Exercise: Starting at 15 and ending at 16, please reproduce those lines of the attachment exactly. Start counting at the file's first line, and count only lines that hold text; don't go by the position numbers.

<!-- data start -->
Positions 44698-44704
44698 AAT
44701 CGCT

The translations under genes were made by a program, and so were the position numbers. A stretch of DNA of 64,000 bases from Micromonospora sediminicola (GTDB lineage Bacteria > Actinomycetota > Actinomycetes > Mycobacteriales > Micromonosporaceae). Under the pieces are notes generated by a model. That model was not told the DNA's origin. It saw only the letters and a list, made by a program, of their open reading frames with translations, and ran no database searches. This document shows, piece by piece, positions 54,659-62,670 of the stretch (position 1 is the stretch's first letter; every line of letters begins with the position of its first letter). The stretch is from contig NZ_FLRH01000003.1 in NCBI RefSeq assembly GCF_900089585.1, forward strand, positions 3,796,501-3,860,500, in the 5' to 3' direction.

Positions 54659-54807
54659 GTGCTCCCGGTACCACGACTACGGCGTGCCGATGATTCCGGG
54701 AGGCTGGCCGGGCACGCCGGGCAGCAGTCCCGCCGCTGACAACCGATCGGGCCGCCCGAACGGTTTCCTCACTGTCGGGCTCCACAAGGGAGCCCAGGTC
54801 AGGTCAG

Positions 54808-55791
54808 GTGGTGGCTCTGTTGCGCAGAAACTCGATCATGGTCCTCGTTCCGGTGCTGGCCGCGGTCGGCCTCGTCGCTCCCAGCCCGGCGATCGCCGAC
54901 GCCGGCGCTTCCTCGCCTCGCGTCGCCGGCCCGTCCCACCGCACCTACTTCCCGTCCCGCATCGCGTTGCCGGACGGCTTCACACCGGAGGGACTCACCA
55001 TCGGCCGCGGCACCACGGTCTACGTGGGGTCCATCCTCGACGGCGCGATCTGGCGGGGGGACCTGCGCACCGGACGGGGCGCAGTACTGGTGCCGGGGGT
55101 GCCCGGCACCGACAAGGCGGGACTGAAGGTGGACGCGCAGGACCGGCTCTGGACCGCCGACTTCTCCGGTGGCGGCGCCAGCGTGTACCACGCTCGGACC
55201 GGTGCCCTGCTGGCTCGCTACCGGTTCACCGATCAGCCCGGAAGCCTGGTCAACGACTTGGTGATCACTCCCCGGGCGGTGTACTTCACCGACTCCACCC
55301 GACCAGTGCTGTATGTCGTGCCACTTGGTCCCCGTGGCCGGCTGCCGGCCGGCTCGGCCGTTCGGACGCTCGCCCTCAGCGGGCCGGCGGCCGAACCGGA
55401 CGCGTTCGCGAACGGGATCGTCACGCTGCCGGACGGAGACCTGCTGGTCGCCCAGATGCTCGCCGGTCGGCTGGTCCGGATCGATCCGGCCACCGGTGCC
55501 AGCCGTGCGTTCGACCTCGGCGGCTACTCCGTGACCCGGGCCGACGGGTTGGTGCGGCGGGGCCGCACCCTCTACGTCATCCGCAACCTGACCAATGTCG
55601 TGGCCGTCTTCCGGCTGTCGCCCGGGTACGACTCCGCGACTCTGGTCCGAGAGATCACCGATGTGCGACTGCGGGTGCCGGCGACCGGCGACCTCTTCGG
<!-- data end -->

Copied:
55301 GACCAGTGCTGTATGTCGTGCCACTTGGTCCCCGTGGCCGGCTGCCGGCCGGCTCGGCCGTTCGGACGCTCGCCCTCAGCGGGCCGGCGGCCGAACCGGA
55401 CGCGTTCGCGAACGGGATCGTCACGCTGCCGGACGGAGACCTGCTGGTCGCCCAGATGCTCGCCGGTCGGCTGGTCCGGATCGATCCGGCCACCGGTGCC